The next week was spent on pilgrimages to the newly-renovated churches and impressive manicured grounds of the Armenian churches in Bengal. These included Holy Trinity Church and community center in Tangra, an impoverished, crowded northern suburb of Calcutta (Kolkata); the eighteenth-century Church of Saint John the Baptist of Chinsurah, two hours journey from Calcutta; and Saint Mary/Astvatsatsin Church of Saidabad, a difficult six-hour ride from Calcutta. Although no Armenian communities remain in these areas, the generous endowment left by Sir Catchick Paul Chater (whose relative Liz Chater assisted with arrangements) and other past notables have allowed the wardens (trustees—most recently, Haik Sookias, Jr., Susan Reuben, Michael Dutt, Sunil Sobpr) of Calcutta’s Holy Nazareth Church to renovate and maintain these sanctuaries. The celebrations were greatly enhanced by the participation of His Holiness Garegin and the choir of Holy Etchmiadzin which had flown from Armenia for the occasion.

During the academic seminar at the community center on November 11, Hovannisian examined the role of the historic mercantile role of the Armenian community of India and especially the relationship between the community and homeland, noting that Enlightenment and post-Enlightenment concepts made their way to the homeland via the Armenian diasporan communities extending from Venice to Madras (Emin, Baghramian, Shahamirian, Shmavonian). He also drew attention to the educational and philanthropic endeavors of the Calcutta community, which focused on a long-term presence in India through the establishment of schools and social, athletic, and charitable organizations, including the home for Armenian aged around St. Gregory’s chapel in the city.

Other seminar speakers included Father Oshagan Gulgulian, who gave a power-point presentation on the renovation process of the Armenian churches which he oversaw, and Dr. Omar Khalidi of the Massachusetts Institute of Technology who discussed Armenian architectural styles. Other memorable programs took place at the Armenian College and Philanthropic Academy (Mardasirakan Jemaran), founded in the 1820s and now having a studentbody of young men and women from Armenia and the Middle East. Many former students of the college and the Davidian Girls’ School, now living in Australia, the U.S., Great Britain, Austria, Cyprus, Iran, and elsewhere, were on hand for the reunion. While in Calcutta, Hovannisian was interviewed by a correspondent of the India Times, Paul Chaderjian of the Armenian Reporter, and Mania Ghazaryan of Etchmiadzin’s “Shoghokat” television studio.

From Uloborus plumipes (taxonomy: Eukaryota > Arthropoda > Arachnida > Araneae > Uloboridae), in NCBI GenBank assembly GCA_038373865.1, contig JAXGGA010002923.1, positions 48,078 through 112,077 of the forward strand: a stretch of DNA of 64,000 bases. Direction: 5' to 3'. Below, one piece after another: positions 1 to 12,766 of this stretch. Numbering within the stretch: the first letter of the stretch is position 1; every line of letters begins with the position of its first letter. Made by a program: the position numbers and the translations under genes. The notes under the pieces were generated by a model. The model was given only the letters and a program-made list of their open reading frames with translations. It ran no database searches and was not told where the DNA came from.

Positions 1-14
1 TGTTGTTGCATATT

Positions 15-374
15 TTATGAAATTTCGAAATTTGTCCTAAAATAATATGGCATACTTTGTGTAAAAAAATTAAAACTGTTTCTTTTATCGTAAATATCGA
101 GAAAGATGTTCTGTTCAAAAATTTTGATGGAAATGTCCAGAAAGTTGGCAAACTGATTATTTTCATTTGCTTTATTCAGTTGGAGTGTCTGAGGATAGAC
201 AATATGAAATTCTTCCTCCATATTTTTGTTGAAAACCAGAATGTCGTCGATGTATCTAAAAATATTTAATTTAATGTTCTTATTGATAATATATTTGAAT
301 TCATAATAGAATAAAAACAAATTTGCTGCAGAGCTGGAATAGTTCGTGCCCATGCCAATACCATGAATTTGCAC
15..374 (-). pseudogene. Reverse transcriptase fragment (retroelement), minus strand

The highlight of the week’s activities was the celebration of the 300 th anniversary of the Holy Church of Nazareth on Armenian Street in Calcutta on November 16 and at the same time the ordination of Deacon Harutyun Hambardzumyan as Father Avetis to serve the small local community and the Armenian College. A festive banquet at the Taj Bengal Hotel concluded the week-long pilgrimage.

Slavic and Middle East Associations

Three days after returning to his classes at UCLA, Professor Hovannisian completed his fall schedule of lectures and conferences in Philadelphia and Washington, D.C. He attended the 40 th National Convention of the American Association for the Advancement of Slavic Studies in Philadelphia, November 20-22, where he chaired a panel sponsored by the Society for Armenian Studies on “ Soviet Armenia and the Armenian Question: Homeland-Diaspora Relations, Repatriation, and Irredentism,” with papers by Robert Krikorian of George Washington University, Sevan Yousefian of UCLA, and Dikran Kaligian of the Armenian Review. Hovannisian then traveled to Washington D.C., November 22-24, where as President of the Society of Armenian Studies, he chaired the annual business meeting of the Society and attended the several panels sponsored by the SAS or its members during the annual conference of the Middle East Studies Association.

Professor Hovannisian is currently working with the executive council of the Society for Armenian Studies on a major international conference to mark the Society’s 35 th anniversary. The conference will be held on the UCLA campus on March 28-20, 2009 under the auspices of

several of the chairs and programs in Armenian Studies in the United States.